Blog Posting #4 and #5: Topic Exploration (10%) In Blogs #4 (due 3/28) and #5 (due 4/11), you will choose a topic related to teaching college reading for further reflection and understanding. In Blog 4 (length 300-400 words) begin thinking about this topic, why it’s important to you and to the college reading profession. You will also include links or citations of readings you have chosen to explore on your topic (3-5 readings total). In Blog 5 (length 500-600 words), you will begin exploring your topic by responding to something we’ve read in class or to one of your self-selected readings. I will assess postings #4 and #5 using the rubric contained in the article “A Rubric for Evaluating Student Blogs,” mainly paying attention to your in-depth engagement with your chosen topic.
Blog Posting #6: Article Review (15%) In this blog, due Wed 4/18, you will pick an article or document you’ve read (web-based or print) that is related to your topic and you will write a review of that article. This blog should be no fewer than 750 words. Be sure to begin your blog by giving the citation of the article in APA format. I will assess blog #5 using the following criteria:
a) Is your purpose clear? Do you tell your reader that in this blog you intend to review a scholarly article and do you provide the reason you selected this particular article to review?
b) Do you cover the following points?
- State the overall purpose of the article. What is its main theme?
- What new ideas or information does the article communicate?
- Why was it important that these ideas were published?
c) Do you address the research methodology, indicating your skills in critical thinking about research methodology?
- What methods did the authors use to get their results?
- If this is an experiment or survey, how were the data collected and analyzed? Who were the subjects?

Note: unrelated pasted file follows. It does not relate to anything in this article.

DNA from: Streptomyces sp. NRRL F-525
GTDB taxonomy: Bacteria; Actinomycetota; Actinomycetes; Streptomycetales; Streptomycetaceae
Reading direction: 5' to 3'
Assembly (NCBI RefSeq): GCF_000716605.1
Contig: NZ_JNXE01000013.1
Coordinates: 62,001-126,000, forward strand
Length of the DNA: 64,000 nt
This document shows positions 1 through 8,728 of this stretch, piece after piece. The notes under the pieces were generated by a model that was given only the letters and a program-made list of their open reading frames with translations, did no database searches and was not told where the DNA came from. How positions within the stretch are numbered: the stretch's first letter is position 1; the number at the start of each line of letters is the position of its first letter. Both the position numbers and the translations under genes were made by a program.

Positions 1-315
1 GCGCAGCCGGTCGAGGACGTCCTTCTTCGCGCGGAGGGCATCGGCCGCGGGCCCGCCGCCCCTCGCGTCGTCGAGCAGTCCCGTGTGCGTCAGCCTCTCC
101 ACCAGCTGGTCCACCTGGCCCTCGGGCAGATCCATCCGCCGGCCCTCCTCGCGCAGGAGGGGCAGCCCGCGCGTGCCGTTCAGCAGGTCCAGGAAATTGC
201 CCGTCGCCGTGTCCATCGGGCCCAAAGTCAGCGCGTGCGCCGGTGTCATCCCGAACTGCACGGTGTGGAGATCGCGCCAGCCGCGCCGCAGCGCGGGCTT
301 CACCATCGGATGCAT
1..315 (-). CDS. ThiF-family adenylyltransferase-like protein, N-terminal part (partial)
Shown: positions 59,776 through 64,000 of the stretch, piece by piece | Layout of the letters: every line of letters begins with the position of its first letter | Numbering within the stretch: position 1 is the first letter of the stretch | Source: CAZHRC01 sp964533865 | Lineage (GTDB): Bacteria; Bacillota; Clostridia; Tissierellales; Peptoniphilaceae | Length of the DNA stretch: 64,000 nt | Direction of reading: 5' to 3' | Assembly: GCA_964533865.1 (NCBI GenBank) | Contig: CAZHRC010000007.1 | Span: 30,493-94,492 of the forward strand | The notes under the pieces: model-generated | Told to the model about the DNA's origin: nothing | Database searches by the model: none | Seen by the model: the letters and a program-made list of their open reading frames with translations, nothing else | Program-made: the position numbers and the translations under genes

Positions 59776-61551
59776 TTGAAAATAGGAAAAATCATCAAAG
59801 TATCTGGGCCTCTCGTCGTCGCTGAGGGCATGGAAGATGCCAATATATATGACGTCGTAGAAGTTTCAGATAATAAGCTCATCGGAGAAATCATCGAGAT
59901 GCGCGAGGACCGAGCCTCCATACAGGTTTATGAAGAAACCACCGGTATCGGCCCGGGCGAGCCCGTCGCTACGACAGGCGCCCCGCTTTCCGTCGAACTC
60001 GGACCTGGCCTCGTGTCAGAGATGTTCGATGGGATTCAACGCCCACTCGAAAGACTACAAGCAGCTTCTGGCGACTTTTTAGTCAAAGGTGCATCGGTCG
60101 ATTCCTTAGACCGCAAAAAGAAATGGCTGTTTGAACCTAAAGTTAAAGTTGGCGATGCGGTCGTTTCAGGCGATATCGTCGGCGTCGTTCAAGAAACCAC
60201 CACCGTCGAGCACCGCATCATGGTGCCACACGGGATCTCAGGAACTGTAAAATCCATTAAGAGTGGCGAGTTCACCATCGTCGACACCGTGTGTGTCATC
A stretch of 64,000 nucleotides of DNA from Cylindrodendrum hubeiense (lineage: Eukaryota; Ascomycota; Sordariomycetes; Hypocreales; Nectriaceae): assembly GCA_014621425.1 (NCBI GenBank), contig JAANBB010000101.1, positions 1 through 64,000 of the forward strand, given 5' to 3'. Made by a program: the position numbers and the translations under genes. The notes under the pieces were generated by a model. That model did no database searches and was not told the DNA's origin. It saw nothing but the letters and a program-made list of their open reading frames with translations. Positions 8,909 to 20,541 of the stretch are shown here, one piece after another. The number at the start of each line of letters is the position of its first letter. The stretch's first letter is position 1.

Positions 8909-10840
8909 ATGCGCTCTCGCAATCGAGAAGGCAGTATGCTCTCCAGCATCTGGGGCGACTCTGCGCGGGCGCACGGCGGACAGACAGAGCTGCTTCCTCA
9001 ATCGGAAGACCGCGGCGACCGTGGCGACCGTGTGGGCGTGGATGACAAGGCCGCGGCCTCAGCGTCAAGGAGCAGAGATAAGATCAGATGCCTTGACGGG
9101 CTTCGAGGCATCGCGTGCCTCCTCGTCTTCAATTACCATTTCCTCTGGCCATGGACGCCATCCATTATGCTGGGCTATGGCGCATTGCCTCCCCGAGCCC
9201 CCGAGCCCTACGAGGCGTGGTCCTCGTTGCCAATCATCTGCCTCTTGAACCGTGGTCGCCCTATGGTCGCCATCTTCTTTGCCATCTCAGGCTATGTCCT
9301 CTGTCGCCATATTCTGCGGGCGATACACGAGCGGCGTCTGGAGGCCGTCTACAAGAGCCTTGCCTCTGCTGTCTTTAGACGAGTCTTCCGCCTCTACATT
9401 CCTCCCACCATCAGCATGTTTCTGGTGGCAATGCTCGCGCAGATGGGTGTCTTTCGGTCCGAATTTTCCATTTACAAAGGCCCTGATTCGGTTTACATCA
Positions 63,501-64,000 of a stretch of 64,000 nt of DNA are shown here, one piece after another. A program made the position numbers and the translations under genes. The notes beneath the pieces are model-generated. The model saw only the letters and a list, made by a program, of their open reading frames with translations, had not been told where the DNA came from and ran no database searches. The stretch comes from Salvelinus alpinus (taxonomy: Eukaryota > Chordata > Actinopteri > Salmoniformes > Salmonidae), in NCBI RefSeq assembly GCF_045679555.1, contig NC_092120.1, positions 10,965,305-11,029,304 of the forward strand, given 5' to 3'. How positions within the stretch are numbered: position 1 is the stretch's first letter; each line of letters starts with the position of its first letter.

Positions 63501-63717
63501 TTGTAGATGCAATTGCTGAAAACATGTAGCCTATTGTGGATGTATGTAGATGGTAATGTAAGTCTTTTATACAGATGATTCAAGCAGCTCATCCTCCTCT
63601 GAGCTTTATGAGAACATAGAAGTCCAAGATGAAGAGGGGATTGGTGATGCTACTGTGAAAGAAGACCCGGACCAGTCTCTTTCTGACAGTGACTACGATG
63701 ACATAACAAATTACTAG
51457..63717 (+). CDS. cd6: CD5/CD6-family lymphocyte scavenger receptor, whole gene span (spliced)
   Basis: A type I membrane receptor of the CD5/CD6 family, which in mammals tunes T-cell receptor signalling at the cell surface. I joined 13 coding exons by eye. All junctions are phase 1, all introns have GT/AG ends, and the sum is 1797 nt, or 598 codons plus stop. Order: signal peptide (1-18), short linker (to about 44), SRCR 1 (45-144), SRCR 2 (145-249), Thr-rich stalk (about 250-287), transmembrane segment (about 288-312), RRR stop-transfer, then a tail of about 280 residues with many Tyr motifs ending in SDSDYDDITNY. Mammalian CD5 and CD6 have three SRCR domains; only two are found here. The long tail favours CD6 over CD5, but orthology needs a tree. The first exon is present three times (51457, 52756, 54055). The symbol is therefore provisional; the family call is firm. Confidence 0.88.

- What were the basic results or findings from the research?
- If this is an opinion paper, where did the author find his or her opinions?
d) Do you give your impressions of the usefulness of the article and are you sure to give the reasons for your opinions?
- Were the findings important to an interested reader?
- Were the conclusions valid?
- Do you agree with the conclusions?
e) Do you conclude your review by summing up for the reader how this article contributes to or advances your thinking about your chosen topic?
Blog Posting #7: First Draft of final blog post (15%)
For the final blog, due Wed. 4/25, you are to select a minimum of three and a maximum of five articles/links related to a topic you’ve chosen in the broad area of reading theory that you find most compelling/puzzling/interesting. Your goal in this final blog is to articulate a deeper understanding or relationship to the content in the articles/links/comments/previous posts and to post a blog with potential audience response in mind. Blog length: ~1000 words. I will assess your final blog using the following criteria:
1) Your clarity of purpose – what specific “issue” or problem are you addressing in your blog post and what the significance of this topic is for you. Is it a question you’d like answered, a controversy you’d like to explore in order to see where you stand?
2) Your use of source material. Do you do more than merely summarize the content you’ve read? Do you use the source material to think through and arrive at a perspective of your own? In other words, are you simply reporting the ideas of others or are you assessing and evaluating these ideas for your own purpose?
3) The significance of your inquiry. Is your purpose achieved, and if so, is that clear to your audience? Given where you began your inquiry, have you made it clear to a reader where your inquiry has taken you? Did any of your questions get answered and/or did you arrive at any new, perhaps “better” questions? Did you arrive at any new insights or changes of heart or mind? After you have conducted your inquiry, where does that leave you and our field?
4) The clarity of your writing. Is your blog well organized? Have you sufficiently developed your ideas? Have you considered your audience in terms of voice and register? Is your writing carefully proofread and thus free of errors?
As this is a first draft, you will submit this on iLearn rather than on the blog site, and I will give you feedback.
Blog Posting #8: Extended Topic Analysis and Synthesis (25%) After receiving feedback and revising, you will post your final blog, due Wed. 5/9. Please refer to the blog post #7 for description and criteria.
HAVE A GREAT SEMESTER!